Other News

USPS
10:22 am
Thu February 7, 2013

Ending Saturday mail affects Washington balloting

With Saturday mail delivery ending this summer, Washington Secretary of State Kim Wyman says voters should think about getting their ballots in the mail sooner.

She says ballots should be mailed Friday before Election Day to make sure they are postmarked by the deadline.

The Postal Service plans to end Saturday service on Aug. 3, which will be the final weekend before Washington's Aug. 6 primary.

Voters also can return their ballots in drop boxes and many counties say more than half their ballots are dropped off.

Other News
8:43 am
Wed February 6, 2013

Postal Service says no more Saturday mail

Letter carrier Raymond Hou delivering mail on his route in San Francisco (March 2010 file photo).
Justin Sullivan Getty Images

Originally published on Wed February 6, 2013 12:57 pm

(We updated the top of this post at 10:37 a.m. ET.)

Calling it "absolutely necessary" if the U.S. Postal Service is going to stop losing billions of dollars a year and reach anything close to financial stability, Postmaster Gen. Patrick Donahoe confirmed Wednesday morning that USPS is moving to eliminate Saturday delivery of first-class mail.

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Work life
5:00 am
Tue February 5, 2013

Working in a space with no windows can affect your brain

ehow.com

How much natural light do you have in your work space? Is there a window? Can you see the sky? Some architects say those are the sorts of questions building designers need to be asking.  It’s part of a movement to bring more daylight into our work lives.

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Other News
4:12 pm
Mon February 4, 2013

Alabama Hostage Standoff Ends; Kidnapped Child Is Safe

Posters for Ethan decorate power poles all over town, like this one outside the elementary school in Midland City, Ala.
Butch Dill AP

Originally published on Tue February 5, 2013 4:09 am

Nearly a week after it began, the standoff in Midland City, Ala., where a 5-year-old-boy has been held captive in an underground bunker, has come to an end.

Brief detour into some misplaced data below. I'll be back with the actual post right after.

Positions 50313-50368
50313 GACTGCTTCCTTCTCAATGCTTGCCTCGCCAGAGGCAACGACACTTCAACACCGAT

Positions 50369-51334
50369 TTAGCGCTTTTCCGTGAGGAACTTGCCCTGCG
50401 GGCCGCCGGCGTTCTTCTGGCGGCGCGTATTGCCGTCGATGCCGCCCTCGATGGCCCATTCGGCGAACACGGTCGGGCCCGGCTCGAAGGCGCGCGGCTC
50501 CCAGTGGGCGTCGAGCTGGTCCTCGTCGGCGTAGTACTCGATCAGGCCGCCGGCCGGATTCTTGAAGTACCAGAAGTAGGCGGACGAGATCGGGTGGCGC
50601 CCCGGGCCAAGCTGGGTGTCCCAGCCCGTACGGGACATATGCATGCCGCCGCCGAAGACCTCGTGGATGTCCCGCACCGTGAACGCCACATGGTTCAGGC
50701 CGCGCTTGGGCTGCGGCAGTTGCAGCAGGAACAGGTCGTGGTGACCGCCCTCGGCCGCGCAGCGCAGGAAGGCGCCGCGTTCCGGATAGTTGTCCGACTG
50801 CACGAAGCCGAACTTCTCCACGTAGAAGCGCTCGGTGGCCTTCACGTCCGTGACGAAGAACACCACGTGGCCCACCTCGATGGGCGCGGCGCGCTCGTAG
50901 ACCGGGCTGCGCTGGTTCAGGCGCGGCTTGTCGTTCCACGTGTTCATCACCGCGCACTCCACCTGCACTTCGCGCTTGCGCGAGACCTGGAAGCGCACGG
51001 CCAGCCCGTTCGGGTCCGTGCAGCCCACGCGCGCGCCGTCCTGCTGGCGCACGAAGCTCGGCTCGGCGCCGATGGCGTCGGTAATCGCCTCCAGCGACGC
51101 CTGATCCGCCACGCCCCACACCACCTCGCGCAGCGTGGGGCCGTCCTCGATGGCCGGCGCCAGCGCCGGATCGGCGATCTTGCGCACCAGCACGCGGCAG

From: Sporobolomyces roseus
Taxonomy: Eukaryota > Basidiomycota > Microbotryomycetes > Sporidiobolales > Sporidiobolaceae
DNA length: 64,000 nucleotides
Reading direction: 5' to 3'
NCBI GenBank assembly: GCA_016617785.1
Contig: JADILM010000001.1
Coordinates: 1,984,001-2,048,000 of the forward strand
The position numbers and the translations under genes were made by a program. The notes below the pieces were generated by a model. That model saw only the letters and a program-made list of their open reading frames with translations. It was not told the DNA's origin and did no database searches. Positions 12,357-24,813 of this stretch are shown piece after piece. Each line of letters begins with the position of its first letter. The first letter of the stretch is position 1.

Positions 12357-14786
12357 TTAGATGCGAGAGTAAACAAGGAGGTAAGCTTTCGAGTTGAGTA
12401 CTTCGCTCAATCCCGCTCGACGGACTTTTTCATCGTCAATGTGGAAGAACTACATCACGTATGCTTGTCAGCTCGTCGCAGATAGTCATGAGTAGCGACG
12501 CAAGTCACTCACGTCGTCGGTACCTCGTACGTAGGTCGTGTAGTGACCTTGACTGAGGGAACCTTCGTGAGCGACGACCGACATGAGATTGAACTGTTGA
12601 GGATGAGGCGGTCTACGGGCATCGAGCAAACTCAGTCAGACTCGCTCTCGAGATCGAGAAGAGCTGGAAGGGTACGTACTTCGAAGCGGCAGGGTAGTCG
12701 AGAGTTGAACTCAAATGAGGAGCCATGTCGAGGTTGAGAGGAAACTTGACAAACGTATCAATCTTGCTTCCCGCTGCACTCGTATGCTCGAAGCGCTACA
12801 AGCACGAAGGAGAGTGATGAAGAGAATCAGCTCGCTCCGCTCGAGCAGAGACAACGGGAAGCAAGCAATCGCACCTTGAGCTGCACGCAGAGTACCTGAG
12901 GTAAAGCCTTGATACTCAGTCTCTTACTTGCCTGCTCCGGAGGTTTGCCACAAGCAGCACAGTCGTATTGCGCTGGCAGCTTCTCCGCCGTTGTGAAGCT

Citing a U.S. official, CBS News reports the "kidnapped child is alive [and the] kidnapper is dead."

CNN reports that an "explosion" was followed by "gun shots" shortly before the standoff came to an end.

State Rep. Steve Clouse said the boy is at a hospital seven or eight miles away from Midland City and he is "relatively healthy."

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Royal Recovery
11:50 am
Mon February 4, 2013

Royal Recovery: Remains ID'd As Those Of King Richard III

An enlarged image of the skull identified as that of King Richard III. Jo Appleby, a lecturer in human bioarchaeology at the University of Leicester, is pointing to a detail.
Rui Vieira PA Photos /Landov

Originally published on Mon February 4, 2013 3:10 pm

Remains found under what's now a parking lot in the English city of Leicester have been confirmed to be those of King Richard III, researchers at the University of Leicester announced Monday.

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Boy Scouts
3:24 pm
Fri February 1, 2013

For Some Donors, Boy Scouts' Ban On Gays Doesn't Add Up

Eagle Scout Zach Wahls delivers cartons of petitions to the Boys Scouts of America national board meeting in Orlando, Fla., last May, calling for an end to anti-gay discriminatory practices. Helping to carry the cartons are Mark Anthony Dingbaum and Christine Irvine of Change.org.
Barbara Liston Reuters/Landov

Originally published on Fri February 1, 2013 2:47 pm

Years of criticism and even a U.S. Supreme Court challenge couldn't force the Boy Scouts of America to admit openly gay members and leaders. But money talks, and after the defections of major donors, the 103-year-old organization is poised to lift its national ban.

Just last summer, the Boy Scouts reaffirmed the ban after a lengthy internal review. Several incidents since then have tarnished the organization's image and fueled an aggressive nationwide protest led by an Eagle Scout.

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Other News
8:40 am
Thu January 31, 2013

Google Street View takes a hike. So?

A view of the Grand Canyon captured by the Google Trekker
Google

Originally published on Thu January 31, 2013 7:45 am

A few months back, Google released a few of its engineers into the wild with a camera called the Google Trekker.

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Other News
5:01 pm
Tue January 29, 2013

Behind cute face, a cold-blooded killer: Study finds cats kill billions of animals

Emma looks out from her cage at a pet trade show in Dresden, Germany.